Spring Considerations on Using Floating Row Covers in Plasticulture Strawberry – Facts for Fancy Fruit

Spring Considerations on Using Floating Row Covers in Plasticulture Strawberry

Using straws is the standard practice for winter protection in matted-row strawberry production. In contrast, plasticulture strawberries commonly use floating rows for winter and spring frost protection. This article will discuss the differences between managing floating row covers vs. straws in the spring.

When straw is used, it blocks the light. There is hardly any growth under the straws in the winter. Most strawberry leaves have decayed at the time to remove straws in the spring in the matted-row system. The condition is very different when using floating row covers in plasticulture strawberries. Depending on the thickness of the row covers, a portion of the light can pass through the cover. Using floating row covers increases the temperature around the plant canopy; black plastic mulch increases soil temperatures. As a result, plants under row covers are not dormant, especially in a mild winter.

Frost protection is one of the major challenges in strawberry production in the spring. After plants enter full bloom, temperatures lower than 32 °F could cause significant yield loss. Farmers use row covers or overhead irrigation for spring frost protection. Protection of both strategies is limited under hard frost/freeze events. We can not control when mother nature decides to bring a hard frost in the spring, but as a general rule, delaying plants entering full bloom would reduce the risk.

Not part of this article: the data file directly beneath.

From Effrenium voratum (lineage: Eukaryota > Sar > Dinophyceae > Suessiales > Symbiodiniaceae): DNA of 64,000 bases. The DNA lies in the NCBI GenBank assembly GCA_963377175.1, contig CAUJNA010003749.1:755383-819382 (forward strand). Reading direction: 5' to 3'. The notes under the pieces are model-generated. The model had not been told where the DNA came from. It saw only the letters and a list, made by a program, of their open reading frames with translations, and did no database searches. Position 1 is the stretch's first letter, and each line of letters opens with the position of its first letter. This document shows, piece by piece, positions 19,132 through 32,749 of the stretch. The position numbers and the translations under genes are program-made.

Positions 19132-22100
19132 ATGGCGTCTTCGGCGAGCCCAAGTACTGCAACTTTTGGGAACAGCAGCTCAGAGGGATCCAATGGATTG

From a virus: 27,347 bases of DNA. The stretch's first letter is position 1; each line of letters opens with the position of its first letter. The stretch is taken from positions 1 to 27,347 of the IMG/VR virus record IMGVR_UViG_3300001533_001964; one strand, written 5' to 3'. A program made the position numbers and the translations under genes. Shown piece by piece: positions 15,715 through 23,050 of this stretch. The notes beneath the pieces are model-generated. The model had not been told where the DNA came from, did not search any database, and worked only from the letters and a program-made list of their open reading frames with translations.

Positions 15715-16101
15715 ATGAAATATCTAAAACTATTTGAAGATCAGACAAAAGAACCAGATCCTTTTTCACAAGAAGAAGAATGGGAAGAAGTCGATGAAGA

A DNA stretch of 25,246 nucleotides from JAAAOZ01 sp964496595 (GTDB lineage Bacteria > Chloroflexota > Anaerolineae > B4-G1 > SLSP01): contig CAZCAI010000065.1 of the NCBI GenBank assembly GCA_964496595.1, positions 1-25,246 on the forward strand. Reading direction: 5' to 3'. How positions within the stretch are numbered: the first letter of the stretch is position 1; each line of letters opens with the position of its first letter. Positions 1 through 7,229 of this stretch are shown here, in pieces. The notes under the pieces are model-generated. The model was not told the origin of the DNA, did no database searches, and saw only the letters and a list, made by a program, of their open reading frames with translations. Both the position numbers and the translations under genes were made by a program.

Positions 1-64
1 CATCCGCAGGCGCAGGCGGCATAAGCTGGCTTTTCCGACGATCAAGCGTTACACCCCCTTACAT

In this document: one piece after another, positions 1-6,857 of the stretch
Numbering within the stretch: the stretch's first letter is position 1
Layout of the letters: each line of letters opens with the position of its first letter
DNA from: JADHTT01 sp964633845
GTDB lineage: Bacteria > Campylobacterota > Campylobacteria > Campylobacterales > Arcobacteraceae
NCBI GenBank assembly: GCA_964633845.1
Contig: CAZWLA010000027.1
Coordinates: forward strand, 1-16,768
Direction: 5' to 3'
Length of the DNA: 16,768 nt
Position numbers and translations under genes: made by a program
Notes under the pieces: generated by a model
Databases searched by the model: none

Matted-row strawberry growers may use a calendar-based schedule in deciding when to remove the straws. This strategy works because, as mentioned earlier, there is hardly any growth under the straws as it blocks the light. However, this strategy may not work when using floating row covers in plasticulture strawberries. Plants grow under floating row covers during warm periods, even in the winter. If this happens in early spring, it accelerates blooming and exposes plants to a higher risk of frost damage. That said, plasticulture strawberry growers should consider removing floating row covers early in the spring, or only use it during the coldest days in the winter if in southern Indiana. Avoid covering the plants on warm days, and leave the floating row covers onsite to be ready for frost protection.

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